Yeah, he’s been in the public eye for seven straight years.
And you’re this young white boy that has a soulful voice and people are dying over you, but at the same time, you know that you’re white, and you know you’re privileged and you’re like, "I’m gonna just do this, and people are gonna like — "
There’s this episode of Twilight Zone where this guy dies and goes to what he initially thinks is purgatory, but purgatory is this casino where he can’t lose at any game. So he starts to think he’s in heaven, but then realizes through the monotony that it’s actually hell.
Do you watch Black Mirror?
Yeah, I do.
That’s kind of what we wanted to do. Donald used to describe it as "Twin Peaks for rappers." Fame and being a rapper — which, he would know — is strange, man. It’s strange the things that you can get away with, the things that are given to you, the things that people take away from you, and how much is expected of you. So with the Justin Bieber episode, what do we think celebrity is? How do we take down the guy as a celebrity? Because at the end of the day, yeah, [Alfred] did shoot somebody, but this guy just called these fans all kinds of bitches, and rolls up here, saying nigga this and nigga that, and y’all don’t really care about …
The hard r.
With a hard r. With a hard [draws out word] e-r, you know what I mean, and that’s a Gambino verse [laughs]. But it’s amazing the passes that are given to people sometimes when they’re celebrities, and I think that Alfred is just trying to find his way through that. Because this fame is not something he necessarily asks for.
This is his town. This is his home. He has to navigate these streets completely differently now, because he’s on the come-up, and he really doesn’t know how to do this and be anything but who he is. That’s the essence of what I wanted for Alfred — and I’ve noticed that I only call him Alfred. I rarely call him Paper Boi, because "Paper Boi" is the public. Paper Boi is the thing that everyone sees him for.
Like the foil for Alfred.
Like Batman and Bruce Wayne.
There you go.
I like that. Paper Boi alter ego. But yeah, I really wanted Alfred to be the voice of reason. Or the voice of people like me. He gives me the outlet to do and say things that I, as Brian, can’t do. Like, I’m not running around slapping people with cash [like in Episode 8], as much as I want to. Ugh. But Alfred — he just represents that side in all of us that just doesn’t want to be overlooked. And he’s incredibly loving and has a huge heart.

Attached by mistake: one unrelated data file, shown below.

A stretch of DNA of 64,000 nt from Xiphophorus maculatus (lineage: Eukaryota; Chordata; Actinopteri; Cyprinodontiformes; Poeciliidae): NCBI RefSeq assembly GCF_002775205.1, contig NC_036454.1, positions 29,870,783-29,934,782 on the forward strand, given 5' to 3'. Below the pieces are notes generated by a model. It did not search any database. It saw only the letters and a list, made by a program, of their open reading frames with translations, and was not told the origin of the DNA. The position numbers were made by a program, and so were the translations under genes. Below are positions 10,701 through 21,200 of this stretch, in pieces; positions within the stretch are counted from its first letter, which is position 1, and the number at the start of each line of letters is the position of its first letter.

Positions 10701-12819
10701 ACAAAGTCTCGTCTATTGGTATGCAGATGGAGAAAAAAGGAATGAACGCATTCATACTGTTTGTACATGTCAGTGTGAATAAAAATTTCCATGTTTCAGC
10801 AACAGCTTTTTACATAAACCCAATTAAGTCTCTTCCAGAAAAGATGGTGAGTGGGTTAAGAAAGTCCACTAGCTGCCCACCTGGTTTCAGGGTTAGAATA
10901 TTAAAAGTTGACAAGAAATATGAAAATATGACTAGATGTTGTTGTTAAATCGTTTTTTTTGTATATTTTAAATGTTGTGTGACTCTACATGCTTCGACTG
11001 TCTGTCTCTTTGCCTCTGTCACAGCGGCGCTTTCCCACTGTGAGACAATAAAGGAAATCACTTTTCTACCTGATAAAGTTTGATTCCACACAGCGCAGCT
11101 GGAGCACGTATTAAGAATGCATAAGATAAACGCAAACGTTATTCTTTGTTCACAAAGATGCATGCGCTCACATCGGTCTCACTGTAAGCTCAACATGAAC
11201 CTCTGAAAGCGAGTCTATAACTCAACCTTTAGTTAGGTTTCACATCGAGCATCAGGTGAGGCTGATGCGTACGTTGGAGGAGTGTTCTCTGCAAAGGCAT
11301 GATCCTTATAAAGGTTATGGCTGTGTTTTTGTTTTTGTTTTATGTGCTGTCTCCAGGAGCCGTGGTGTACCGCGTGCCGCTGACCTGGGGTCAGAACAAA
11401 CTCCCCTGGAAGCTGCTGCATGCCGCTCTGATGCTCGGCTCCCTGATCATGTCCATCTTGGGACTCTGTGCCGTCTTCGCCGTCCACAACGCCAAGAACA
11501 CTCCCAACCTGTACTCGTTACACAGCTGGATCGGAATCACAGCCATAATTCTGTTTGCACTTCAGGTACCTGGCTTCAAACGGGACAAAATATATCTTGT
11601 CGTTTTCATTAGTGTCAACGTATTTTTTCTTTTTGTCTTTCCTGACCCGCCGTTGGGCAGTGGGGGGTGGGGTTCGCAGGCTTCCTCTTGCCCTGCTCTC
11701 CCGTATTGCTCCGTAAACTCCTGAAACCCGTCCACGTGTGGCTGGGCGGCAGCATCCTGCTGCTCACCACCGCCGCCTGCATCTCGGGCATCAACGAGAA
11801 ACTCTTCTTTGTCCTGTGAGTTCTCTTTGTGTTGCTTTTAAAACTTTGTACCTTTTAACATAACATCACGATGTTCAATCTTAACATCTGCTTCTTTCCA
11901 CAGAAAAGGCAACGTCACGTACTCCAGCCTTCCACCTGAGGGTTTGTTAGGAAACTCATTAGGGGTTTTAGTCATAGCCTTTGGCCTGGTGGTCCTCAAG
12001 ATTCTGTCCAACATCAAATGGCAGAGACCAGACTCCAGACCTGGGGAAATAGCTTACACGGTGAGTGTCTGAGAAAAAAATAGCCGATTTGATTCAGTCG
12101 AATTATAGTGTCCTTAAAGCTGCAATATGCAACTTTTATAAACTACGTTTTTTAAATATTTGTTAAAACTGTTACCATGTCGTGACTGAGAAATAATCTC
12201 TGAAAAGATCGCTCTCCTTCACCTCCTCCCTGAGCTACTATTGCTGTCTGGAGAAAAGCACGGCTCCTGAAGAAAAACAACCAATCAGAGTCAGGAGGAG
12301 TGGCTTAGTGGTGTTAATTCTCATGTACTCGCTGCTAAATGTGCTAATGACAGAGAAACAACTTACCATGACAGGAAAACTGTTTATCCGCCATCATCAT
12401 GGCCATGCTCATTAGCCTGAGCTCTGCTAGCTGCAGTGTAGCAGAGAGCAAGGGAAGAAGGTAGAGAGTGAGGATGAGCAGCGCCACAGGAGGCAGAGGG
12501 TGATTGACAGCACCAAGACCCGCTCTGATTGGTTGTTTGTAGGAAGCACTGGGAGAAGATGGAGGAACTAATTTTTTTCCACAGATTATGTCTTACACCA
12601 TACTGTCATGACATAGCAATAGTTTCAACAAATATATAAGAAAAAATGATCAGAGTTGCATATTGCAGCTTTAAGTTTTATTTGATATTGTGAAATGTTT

Atlanta operates in this space that’s adjacent to reality, so you can have those supernatural elements, like Marcus Miles with the invisible car.
And the pet peacock.
And the pet peacock.
He couldn’t just stunt with the invisible car. He had to bring the pet peacock and buy the bar. The mind of Donald Glover, man. He’s so unafraid to turn the scope on the viewer. I find with our show that I have to watch the episodes three or four times and I’ll still find stuff I didn’t see before.
One of my favorites is [in "The Streisand Effect"]. [Van and Earn] are trying to find parking, and the dude comes up with the lightsaber and he jacks up the price. And as they drive away he says, "We all we got!" Like, that’s your selling point? But he’s right.
In the "Juneteenth" episode, there’s that scene where Earn is looking over the White Hubby’s painting that’s meant to depict "the black man’s struggle." And dude has literally painted a picture of a muscle-bound, 7-foot black gladiator slaying a chimera.
And that’s why I like that reaction, like, "… The fuck?"
Seriously, what the fuck?
Big ups to Cassandra Freeman, who plays the wife of this white man. How many times have we been in that situation, though? This is what I like about our show: It’s sparking a conversation that we have all been bubbling to have.
We’ve all felt these things, we’ve all seen these things, we all know these things. It’s no different than [in] the pilot with homeboy being like, "Yo, really nigga?" You know? We’ve gotten to a place where we’re tired of being stifled and made to feel like how we feel is wrong, or there’s nobody out there who has the same opinion that we do. I feel like Atlanta just puts it out there and says, "Here you go, how about we address all that stuff? And you take from it what you will." It’s just so great the layers this show is providing, because I feel like regardless of what race or gender or sexuality you are, this show can speak to you about something. It gives you a place to feel like you can really laugh at it, because it is absurd. What’s absurd to some is normalcy for others, so I feel like that’s what our show is aiming to do. I hope we’re doing it.